So I don't really get the whole "ethical" question there.

There's a perceived conflict of interest. Where someone might judge a case where they have a personal stake, they are ethically supposed to recuse themselves. That's the argument, at least.
posted by shivohum at 2:31 PM on February 26, 2008


And a weak argument at that. The hold was started for the right reasons, but it should be dropped because the situation surrounding it has morphed into something perceived as unethical? Preposterous.

I'd be disappointed if the Democratic Senate didn't leverage the shit out of this.
posted by butterstick at 2:37 PM on February 26, 2008


Wow, he really is a straight-talking maverick!
posted by kirkaracha at 2:49 PM on February 26, 2008


I had never heard of Hans von Spakovsky. Is what he did wrong that he advised Arizona that they could require IDs before issuing ballots? Isn't the Supreme Court about to rule that it is ok for states to do that?
posted by Slap Factory at 2:57 PM on February 26, 2008


Yes, shivohum, I understand very well the definition of conflict of interest. Perhaps an argument can be made that Obama shouldn't have decided to put a hold on an FEC confirmation when actively running for President. But that's unrelated to the article, to McCain, and to my point.
posted by dsword at 3:09 PM on February 26, 2008


he did more than that
posted by caddis at 3:21 PM on February 26, 2008


But that's unrelated to the article, to McCain, and to my point.

Your point was that Obama should not be blamed when two noncontroversial candidates could be confirmed and a quorum formed. The Republicans may or may not be willing to do that. Thus, whether or not that is feasible given the political environment, arguably Obama should not be the lynchpin holding the status quo in place. You may not agree with the point, but it is a colorable argument.

Your argument amounts to something like saying that a judge needn't recuse himself on a issue that affects both principle and personal interest if some other judge could decide some other case in a way that alleviates the conflict.

Well, that might or might not happen. Recusal is necessary if the conflict threatens the legitimacy of the decision. The judge would not be entitled to keep waiting and hoping.
posted by shivohum at 4:07 PM on February 26, 2008


For my life, I'll never understand why there is a philosophical* disagreement over erring on the side of counting every vote and everyone's vote counting.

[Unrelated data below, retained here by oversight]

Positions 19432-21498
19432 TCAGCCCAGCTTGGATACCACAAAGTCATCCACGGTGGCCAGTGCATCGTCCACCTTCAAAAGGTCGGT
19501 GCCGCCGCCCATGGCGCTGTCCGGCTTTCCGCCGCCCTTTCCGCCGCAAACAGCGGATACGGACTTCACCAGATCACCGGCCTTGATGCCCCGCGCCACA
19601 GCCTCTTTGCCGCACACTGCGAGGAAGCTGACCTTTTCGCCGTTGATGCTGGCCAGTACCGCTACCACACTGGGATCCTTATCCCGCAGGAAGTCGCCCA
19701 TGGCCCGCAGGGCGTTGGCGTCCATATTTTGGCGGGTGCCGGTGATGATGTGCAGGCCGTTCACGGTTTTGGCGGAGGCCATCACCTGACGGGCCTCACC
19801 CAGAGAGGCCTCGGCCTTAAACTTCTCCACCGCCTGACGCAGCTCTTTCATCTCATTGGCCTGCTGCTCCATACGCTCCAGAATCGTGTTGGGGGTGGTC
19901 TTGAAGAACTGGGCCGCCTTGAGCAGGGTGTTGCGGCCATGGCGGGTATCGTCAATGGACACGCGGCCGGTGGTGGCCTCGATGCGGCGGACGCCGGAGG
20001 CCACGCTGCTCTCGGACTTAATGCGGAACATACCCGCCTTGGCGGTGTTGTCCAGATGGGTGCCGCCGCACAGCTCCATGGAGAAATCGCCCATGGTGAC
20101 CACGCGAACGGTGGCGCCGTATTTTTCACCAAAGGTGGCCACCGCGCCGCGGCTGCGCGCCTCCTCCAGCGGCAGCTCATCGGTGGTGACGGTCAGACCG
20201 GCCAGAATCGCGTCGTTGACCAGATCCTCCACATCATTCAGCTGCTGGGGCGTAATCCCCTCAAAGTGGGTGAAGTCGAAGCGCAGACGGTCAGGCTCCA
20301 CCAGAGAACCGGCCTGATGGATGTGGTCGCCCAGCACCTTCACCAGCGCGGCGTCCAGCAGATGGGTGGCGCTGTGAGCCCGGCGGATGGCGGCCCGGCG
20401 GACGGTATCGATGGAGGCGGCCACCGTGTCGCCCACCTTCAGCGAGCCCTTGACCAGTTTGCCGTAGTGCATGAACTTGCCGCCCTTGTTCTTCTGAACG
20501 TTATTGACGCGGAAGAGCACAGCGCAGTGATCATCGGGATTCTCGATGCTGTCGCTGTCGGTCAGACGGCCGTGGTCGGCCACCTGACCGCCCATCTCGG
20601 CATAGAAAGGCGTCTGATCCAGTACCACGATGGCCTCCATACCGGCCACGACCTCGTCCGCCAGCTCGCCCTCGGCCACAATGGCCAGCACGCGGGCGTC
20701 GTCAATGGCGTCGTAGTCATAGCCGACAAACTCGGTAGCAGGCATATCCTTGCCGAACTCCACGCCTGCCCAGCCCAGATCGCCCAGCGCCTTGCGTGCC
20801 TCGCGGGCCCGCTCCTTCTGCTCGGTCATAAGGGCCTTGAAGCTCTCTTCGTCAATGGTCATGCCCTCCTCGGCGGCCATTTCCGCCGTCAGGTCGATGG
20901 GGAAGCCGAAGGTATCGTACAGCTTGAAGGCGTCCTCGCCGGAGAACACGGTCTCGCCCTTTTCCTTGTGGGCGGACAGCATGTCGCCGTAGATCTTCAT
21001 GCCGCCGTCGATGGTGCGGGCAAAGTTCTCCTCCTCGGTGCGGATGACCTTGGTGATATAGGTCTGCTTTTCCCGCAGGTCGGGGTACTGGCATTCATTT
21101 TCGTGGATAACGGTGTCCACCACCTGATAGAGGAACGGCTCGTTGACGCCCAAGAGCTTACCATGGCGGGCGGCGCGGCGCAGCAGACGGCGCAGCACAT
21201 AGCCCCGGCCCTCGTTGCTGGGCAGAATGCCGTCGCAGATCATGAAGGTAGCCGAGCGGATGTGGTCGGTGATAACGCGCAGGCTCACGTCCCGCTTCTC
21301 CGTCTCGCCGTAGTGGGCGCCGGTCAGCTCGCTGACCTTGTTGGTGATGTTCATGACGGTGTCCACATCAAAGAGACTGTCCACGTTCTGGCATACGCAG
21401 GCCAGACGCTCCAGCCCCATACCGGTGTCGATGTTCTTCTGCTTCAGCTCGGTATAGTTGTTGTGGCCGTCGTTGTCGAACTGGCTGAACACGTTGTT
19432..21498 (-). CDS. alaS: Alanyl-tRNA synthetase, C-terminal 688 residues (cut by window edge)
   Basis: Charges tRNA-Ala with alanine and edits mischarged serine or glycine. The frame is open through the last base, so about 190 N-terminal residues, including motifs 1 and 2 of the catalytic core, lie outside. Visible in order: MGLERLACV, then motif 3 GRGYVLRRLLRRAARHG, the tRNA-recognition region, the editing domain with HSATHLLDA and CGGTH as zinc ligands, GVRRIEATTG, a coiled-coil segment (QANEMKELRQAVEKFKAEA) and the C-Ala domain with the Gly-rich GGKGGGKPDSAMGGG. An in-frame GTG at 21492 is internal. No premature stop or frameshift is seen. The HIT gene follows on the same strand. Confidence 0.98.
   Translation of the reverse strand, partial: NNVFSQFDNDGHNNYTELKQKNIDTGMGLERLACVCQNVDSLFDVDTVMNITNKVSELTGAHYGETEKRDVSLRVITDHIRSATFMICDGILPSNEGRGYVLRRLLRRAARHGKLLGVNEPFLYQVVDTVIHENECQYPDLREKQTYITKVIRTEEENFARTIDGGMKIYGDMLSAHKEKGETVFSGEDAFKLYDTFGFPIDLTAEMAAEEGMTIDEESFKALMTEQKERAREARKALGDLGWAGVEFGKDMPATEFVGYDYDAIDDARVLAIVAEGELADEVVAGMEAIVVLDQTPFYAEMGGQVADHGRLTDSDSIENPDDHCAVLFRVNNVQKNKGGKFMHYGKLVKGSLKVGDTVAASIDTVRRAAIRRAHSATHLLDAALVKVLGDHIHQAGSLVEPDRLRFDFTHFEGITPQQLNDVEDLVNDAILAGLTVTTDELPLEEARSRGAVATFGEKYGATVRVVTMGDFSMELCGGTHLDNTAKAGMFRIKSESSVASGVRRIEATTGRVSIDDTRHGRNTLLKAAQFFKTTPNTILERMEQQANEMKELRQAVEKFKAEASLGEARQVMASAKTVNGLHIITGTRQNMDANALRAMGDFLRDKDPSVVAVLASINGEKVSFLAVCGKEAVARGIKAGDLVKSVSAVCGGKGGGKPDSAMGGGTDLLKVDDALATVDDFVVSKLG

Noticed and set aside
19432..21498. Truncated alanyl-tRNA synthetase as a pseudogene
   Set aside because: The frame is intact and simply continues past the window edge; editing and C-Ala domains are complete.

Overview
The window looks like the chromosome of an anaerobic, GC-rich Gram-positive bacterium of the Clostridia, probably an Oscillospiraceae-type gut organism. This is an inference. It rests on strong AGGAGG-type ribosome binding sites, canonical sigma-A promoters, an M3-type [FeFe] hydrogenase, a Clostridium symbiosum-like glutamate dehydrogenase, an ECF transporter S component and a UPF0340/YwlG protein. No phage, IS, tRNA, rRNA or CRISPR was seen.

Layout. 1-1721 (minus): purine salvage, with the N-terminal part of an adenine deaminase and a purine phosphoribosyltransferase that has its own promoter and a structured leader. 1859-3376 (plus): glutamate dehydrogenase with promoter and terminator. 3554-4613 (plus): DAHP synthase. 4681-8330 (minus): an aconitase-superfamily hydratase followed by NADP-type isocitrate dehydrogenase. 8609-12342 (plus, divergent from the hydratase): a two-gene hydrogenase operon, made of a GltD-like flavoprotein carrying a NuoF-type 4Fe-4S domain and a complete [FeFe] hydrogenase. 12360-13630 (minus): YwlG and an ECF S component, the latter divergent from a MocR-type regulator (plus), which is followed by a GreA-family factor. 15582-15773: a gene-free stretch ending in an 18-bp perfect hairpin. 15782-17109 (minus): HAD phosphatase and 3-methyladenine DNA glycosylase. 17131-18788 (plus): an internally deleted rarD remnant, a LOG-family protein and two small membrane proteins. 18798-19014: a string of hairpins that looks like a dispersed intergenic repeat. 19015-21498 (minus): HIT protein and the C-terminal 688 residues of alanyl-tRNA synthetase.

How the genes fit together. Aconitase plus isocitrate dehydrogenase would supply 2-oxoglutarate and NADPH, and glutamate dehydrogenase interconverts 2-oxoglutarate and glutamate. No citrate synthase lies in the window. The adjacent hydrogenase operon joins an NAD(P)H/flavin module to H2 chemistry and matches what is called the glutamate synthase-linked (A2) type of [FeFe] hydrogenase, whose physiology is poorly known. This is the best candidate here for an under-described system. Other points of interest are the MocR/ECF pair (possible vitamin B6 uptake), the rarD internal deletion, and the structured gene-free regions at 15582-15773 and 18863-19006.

I did an LOLVONSPAKOVSKY awhile ago. Enjoy.

*Clearly, by "philosophical," I do not mean "philosophical."
posted by peacecorn at 4:12 PM on February 26, 2008 [2 favorites]


It seems like another democrat could take over the hold if they want too. And also Holds can be overruled if there's enough pressure.
posted by delmoi at 4:21 PM on February 26, 2008


Prof. Bradley Smith = GOD of campaign finance reform.

His book Unfree Speech is the most thorough destruction of the asinine arguments put forth in support of CFR.

There is only one solution that is reasonable: 100% disclosures and let sunshine do its cleansing work. Every other attempt to limit our system leads to more and exacerbated problems and unintended negative consequences. It is therefore bad on a policy/pragmatic level, as well as being questionable on the constitutional level.

He has pissed off both Democrats and Republicans, so you know he is doing something right.
posted by dios at 4:40 PM on February 26, 2008 [3 favorites]


It ultimately won't matter much whether McCain is able to get out of federal financing or not, because when it comes to financing his campaign, he's already lost the war.

Republican political strategist Patrick Ruffini estimated Barack Obama as being on track for making $60M in February.

Well, I've seen Ruffini's figures and methodology for this, and frankly, he's using old data.

The Obama campaign has an end-of-the-month drive for 1 Million donors, and only has about 8K left to go. They already have over 810K new donors since January, which, when you subtract the 256K donors Ruffini mentioned for January, equals nearly 560K new donors in February.

Multiply that by an average of $140 as Ruffini does, and you get about $80 million for February, over twice what the Obama campaign brought in during January.  No, I am not saying that Obama will raise that much money for the month, but it does seem quite possible. 

The number of Obama donors has been doubling every 15 days, and who knows how much bigger Obama's list of donors might get, especially if his campaign rolls up Clinton's contributors and fundraisers. Just how viral is his campaign, and how far can it grow before slowing down, especially once Clinton backs out of the race?  

If it's one million people by the end of February, could its viral growth lead it to become two million next month, or maybe four million the month after that? In a country of 300 million people, just how much room is there realistically for Obama's base of donors to keep doubling?

Ruffini, As a Republican, Ruffini is very concerned about the possibility of McCain being outspent 3-1, and Obama actively campaigning in 25 states rather than McCain’s 15-20.

"Right now, it is not the case anywhere in the Republican Party that upper campaign leadership is concerned about this as an overriding strategic and existential challenge for the party. They should be."

Frankly, if I were him, I would be more concerned that Obama's snowballing growth of contributors just cannot be caught up to by McCain, who lacks grassroots and is far, far behind on the online fundraising growth path. McCain could find himself tied up doing big money fundraisers just to stay marginally competitive, while Obama speaks to tens of thousands of voters.